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Will COVID kill us, or will we do the job ourselves? - (6/2/2020)

By Dr. Ron Gasbarro  

Joanie came into the pharmacy to get a refill on her Xanax®, a medication she uses for her anxiety. When the pharmacist called her to pick up her medicine, Joanie was nodding off in her chair. “Joanie, are you ok?” asked the pharmacist. “I’m just groggy from partying.” “You had a big party?” replied the pharmacist, who detected a whiff of pot coming from her. “Well, a party of one,” she said sheepishly. Joanie admitted to resuming her drinking ("The AA meetings have been canceled."). And she confessed to binge eating (“I’m afraid the food supply will be cut off.”). Joanie is not the only person to self-medicate her. And she got some “pills” from a “friend.” “I’m just so freaked out,” she said tearfully. 

COVID-19 is taxing our mental health. And why not? Our world has flipped on its axis. People are wearing masks, standing 6 feet apart, and worrying about getting very sick. Information overkill, rumors, and misinformation bombard us until our brains rattle in our crania. Will there be a vaccine? Maybe not. Will there be a drug? Maybe never. Will classrooms and restaurants ever be safe again? Maybe someday. Will life ever be the same? No. Not ever. 

During the COVID-19 pandemic, one may experience stress, fear, sadness, and loneliness. Mental health disorders, including anxiety, depression, and, in particular, substance abuse disorders (SUDs) can worsen, cautions the National Institute on Drug Abuse. People who fight their addictions do it "one day at a time. " Yet, they can lose their battle and succumb not only to their substance of choice but also to the coronavirus. Example: Because the virus travels airborne, smokers are more prone to pneumonia. As people around the globe world contend with COVID, the virus can hit some groups with SUDs with a lethal wallop. Because it attacks the lungs, the virus could be a particularly severe danger to those who smoke tobacco, marijuana, or those who vape. People who abuse opioids or methamphetamines can also be vulnerable due to those drugs' effects on the lungs. If eating is one’s panacea, know that obesity increases the risk of a serious breathing problem called acute respiratory distress syndrome (ARDS). This syndrome is a huge complication of COVID-19 and can cause difficulties in providing respiratory support for seriously ill patients.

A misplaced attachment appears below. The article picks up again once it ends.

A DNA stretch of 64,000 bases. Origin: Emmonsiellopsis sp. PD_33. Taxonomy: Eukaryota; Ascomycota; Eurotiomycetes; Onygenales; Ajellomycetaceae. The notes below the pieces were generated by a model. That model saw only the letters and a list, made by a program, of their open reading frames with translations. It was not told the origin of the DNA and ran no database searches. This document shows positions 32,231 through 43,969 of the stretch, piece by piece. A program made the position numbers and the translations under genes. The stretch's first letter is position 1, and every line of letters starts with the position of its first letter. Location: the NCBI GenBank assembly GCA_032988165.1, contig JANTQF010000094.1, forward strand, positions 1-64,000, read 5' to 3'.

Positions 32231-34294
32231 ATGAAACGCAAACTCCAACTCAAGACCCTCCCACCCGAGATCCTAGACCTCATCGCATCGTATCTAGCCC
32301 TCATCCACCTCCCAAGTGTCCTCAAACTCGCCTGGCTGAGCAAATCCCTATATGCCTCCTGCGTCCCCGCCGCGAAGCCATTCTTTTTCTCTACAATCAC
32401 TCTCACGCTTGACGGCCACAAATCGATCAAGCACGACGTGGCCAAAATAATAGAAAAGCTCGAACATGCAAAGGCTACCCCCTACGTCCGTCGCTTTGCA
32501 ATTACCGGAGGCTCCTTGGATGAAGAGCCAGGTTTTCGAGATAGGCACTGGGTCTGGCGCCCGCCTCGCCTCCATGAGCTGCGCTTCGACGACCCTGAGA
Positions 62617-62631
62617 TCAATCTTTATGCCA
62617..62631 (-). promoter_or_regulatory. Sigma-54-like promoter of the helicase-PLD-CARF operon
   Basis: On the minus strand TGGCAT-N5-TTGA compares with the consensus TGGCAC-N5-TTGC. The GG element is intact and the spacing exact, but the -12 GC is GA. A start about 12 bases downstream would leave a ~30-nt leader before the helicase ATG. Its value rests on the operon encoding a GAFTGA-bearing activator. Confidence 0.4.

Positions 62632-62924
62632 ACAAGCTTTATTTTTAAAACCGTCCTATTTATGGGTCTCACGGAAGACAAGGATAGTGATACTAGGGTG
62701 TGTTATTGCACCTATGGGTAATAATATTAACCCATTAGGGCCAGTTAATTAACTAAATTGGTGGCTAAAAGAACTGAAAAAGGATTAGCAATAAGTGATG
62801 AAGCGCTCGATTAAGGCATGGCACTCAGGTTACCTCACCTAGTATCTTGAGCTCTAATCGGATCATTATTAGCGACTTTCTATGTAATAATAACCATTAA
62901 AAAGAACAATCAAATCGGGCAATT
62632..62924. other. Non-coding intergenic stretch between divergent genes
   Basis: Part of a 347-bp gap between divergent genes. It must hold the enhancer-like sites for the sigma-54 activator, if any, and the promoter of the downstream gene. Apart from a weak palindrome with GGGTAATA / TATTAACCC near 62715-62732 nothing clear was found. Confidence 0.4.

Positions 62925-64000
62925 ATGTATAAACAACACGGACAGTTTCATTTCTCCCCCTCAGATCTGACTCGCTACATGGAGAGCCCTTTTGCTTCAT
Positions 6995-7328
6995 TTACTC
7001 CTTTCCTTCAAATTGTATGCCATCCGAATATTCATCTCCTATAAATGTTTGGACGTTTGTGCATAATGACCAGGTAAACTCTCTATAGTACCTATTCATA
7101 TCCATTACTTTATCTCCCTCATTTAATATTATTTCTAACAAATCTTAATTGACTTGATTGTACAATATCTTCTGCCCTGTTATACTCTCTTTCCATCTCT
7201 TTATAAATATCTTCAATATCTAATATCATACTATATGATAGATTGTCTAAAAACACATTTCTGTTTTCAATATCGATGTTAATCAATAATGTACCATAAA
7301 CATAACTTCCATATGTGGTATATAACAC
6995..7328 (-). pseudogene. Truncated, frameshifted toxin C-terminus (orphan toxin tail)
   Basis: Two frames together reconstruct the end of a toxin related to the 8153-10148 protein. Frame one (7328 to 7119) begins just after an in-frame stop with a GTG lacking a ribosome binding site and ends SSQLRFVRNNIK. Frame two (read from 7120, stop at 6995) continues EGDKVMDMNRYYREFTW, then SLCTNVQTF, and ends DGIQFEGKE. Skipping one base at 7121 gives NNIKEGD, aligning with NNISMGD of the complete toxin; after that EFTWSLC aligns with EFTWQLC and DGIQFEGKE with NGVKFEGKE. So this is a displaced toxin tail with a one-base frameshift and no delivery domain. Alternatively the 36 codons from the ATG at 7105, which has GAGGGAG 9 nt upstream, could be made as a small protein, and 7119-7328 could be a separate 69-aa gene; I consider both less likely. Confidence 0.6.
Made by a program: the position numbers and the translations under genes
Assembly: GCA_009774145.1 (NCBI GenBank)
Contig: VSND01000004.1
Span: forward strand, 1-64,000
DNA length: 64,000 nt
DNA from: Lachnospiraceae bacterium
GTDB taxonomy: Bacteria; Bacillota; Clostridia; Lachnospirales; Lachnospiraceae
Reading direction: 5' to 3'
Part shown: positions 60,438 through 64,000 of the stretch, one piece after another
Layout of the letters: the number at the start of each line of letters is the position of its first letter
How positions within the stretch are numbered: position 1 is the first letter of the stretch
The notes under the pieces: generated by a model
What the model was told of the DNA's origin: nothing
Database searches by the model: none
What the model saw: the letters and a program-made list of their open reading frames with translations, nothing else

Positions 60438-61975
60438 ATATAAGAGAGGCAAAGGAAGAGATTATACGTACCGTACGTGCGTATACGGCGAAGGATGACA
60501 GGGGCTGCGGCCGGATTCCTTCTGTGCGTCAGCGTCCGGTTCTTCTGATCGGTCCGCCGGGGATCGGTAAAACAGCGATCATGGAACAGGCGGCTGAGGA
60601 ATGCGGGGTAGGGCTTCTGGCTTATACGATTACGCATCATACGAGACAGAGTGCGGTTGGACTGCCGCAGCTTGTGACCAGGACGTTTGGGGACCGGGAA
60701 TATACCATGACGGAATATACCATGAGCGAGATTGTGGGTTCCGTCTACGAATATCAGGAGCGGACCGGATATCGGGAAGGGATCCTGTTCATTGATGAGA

But let’s get real, admits the pharmacist. You can toss around statistics and warnings until doomsday. Just as haters are going to hate, takers are going to take. Ask Joanie. That joint and that cocktail she takes are going to feel good even though her rent is late, and her lifelines are locked in their own hellish quarantines. She may get a stimulus check. However, she may use it to buy more weed, booze, pills, and junk food. Just to get her through another day. And, Joanie, another day may be your last. 

Perhaps that was what Charles Darwin meant when he said, "survival of the fittest." The fittest being those people who are strong and insightful enough to fight through the adversities of a mangled autocracy, an economic depression, and the deaths of those around us. So what leaves the most anxious of us to stumble into despair and death?

The Lebanese-American writer, poet, and philosopher Kahlil Gibran said, “Our anxiety does not come from thinking about the future, but wanting to control it.” Humanity will make it through these grim times. On the other end, a different world will be waiting for us. The planet has changed numerous times after various global calamities, from the asteroid that wiped out the dinosaurs to the would-be king who sucked the love right out of our souls. If we cannot accept that change or be willing to change, then we will experience our personal extinction. And no one else will care.   

Ron Gasbarro, PharmD, is a registered pharmacist, medical writer, and principal at Rx-Press.  

 


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